Labour's bid to ban the albeit indefensible claims that the Holocaust never happened is an attack on free speech, argues Jennie Bristow. Last week Labour MP Mike Gapes successfully introduced a Private Members' Bill to the House of Commons under the ten-minute rule which would make it a criminal offence to claim, whether in writing or orally, that the "policy of genocide against the Jewish people committed by Nazi Germany did not occur".
Coming on top of recently-adopted Labour party policy to make Holocaust denial a crime, and the support given to the underlying proposition by Labour leader Tony Blair as he opened the Anne Frank exhibition at Southwark Cathedral on the same day, the notion that Holocaust denial should become a crime has not come out of the blue. But why has so little fuss been made about these new restrictions on free speech?
The lack of opposition to attacks on Holocaust denial is not surprising. To the majority of people, who know perfectly well that the Holocaust did happen, the substance of the deniers' claims is indefensible. However, ridiculous and prejudiced as Holocaust denial may be, its impact is marginal.
As John Jacobs, a lecturer on the course "The Jewish Holocaust: a case study in genocide", at the University of Sussex, explained, there is by far enough literature on the truth about the Holocaust to outweigh the impact of the few leaflets produced by Holocaust deniers.
Precisely because its impact is so limited, focusing solely on the sordid character of Holocaust denial misses the real danger behind the proposed Bill. That freedom of speech is suddenly up for negotiation on this basis is far more worrying than any number of attempts to deny that the Holocaust happened.
And as academics and students, we have to oppose this policy.
Recent discussions about Holocaust denial, particularly in the United States, have focused on the problem of revisionism specifically in universities. Deborah Lipstadt of the University of Atlanta is one example. In Denying the Holocaust: the growing assault on truth and memory (1994), she puts together an impassioned attack on the ideology of Holocaust denial. For her, the problem is that many academics are prepared to engage in a debate with the deniers, on the basis that to do otherwise is "inconsistent with the free pursuit of ideas for which the academy stands". This "reflects the moral relativism prevalent on many campuses and in society at large".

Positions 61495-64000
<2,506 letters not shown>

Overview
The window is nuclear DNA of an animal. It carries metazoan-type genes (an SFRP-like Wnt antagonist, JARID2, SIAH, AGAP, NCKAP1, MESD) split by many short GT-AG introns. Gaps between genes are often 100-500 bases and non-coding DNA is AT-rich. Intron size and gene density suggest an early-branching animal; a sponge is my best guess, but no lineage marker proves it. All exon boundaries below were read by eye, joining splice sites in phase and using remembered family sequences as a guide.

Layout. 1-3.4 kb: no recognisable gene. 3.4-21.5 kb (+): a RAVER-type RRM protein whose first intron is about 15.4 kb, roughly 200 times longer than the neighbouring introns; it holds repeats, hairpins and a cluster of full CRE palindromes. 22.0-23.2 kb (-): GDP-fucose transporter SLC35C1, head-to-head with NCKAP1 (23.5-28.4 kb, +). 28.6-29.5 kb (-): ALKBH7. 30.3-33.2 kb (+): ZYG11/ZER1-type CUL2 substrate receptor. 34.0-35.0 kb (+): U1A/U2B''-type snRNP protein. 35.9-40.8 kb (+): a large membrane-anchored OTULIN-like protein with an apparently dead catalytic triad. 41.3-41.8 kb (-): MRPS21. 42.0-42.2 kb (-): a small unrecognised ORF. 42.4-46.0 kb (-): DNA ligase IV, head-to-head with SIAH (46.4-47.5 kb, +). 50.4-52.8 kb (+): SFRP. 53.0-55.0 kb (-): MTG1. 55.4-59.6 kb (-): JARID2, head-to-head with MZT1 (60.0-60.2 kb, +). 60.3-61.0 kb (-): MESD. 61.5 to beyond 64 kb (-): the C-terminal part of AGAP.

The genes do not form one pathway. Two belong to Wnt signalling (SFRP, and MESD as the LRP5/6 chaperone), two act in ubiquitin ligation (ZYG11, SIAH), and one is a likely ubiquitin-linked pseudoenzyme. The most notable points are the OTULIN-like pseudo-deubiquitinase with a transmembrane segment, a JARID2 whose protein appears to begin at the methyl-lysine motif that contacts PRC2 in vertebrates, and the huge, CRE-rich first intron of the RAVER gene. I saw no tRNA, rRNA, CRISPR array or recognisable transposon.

Her antipathy to the willingness of some academics to spend their time debating whether the Holocaust happened or not is understandable, if not just because it shows that some academics have nothing better to do. But there is a world of difference between criticising certain individuals' teaching practice and calling for a ban on Holocaust denial.
Posing the existence of the Holocaust as the one issue that cannot be discussed immediately draws a distinction between questions that can be asked and those which cannot. It says that there are some issues that are worthy of discussion, and others which should be forcibly suppressed. And this, like it or not, is censorship.
The "free pursuit of ideas" which Lipstadt implicitly criticises is what academia has always stood for. It is what makes historical inquiry and research worthwhile, and what leads to the generation of innovative ideas and important insights. For this reason, the work of many academics has been controversial - sometimes because it is wrong and violently prejudiced, and sometimes because it has proved to be right and liberating.
But in order to develop any ideas at all, and also in order to argue against more reactionary theories, unrestricted academic freedom is as vital as ever.
The trend taking place in universities, in the United Kingdom as much as in the United States, is the imposition of gradual and insidious restrictions on the freedom of academics and students to write and say whatever they want. Among students, this trend has been led by the National Union of Students, whose national executive is made up almost exclusively by the National Organisation of Labour Students.
Over the past few years, NUS has shown no scruples about banning all kinds of prejudiced groups and language, most notably the British National Party in 1994 and the Islamic group Hizb-ut Tahrir in 1995. Holocaust denial may become a big issue at the 1997 conference, as the first set of prioritised motions call for even more stringent restrictions on the activities of "extremist" groups.
Censorship has not stopped at the level of NUS, but filtered down to local colleges and unions. As harassment policies and restrictions on prejudiced language proliferate, academics and students are finding themselves castigated and disciplined for saying the wrong thing.
The high-profile silencing of psychology lecturer and self-confessed "scientific racist" Chris Brand in March 1996 is a case in point. The number of restrictions on prejudiced language in colleges means that many students' unions are unable even to pay lip-service to the absolute right to freedom of speech.
Now, the whole of society seems prepared to endorse a ban on Holocaust denial, with all the broader implications this entails.
A repeat of fascism is not around the corner. However, with the prospect of a Labour victory philistinism and censorship may be just down the road. Can we afford to give up our freedom for a non-existent threat?
Jennie Bristow is a final-year student at the Universityof Sussex.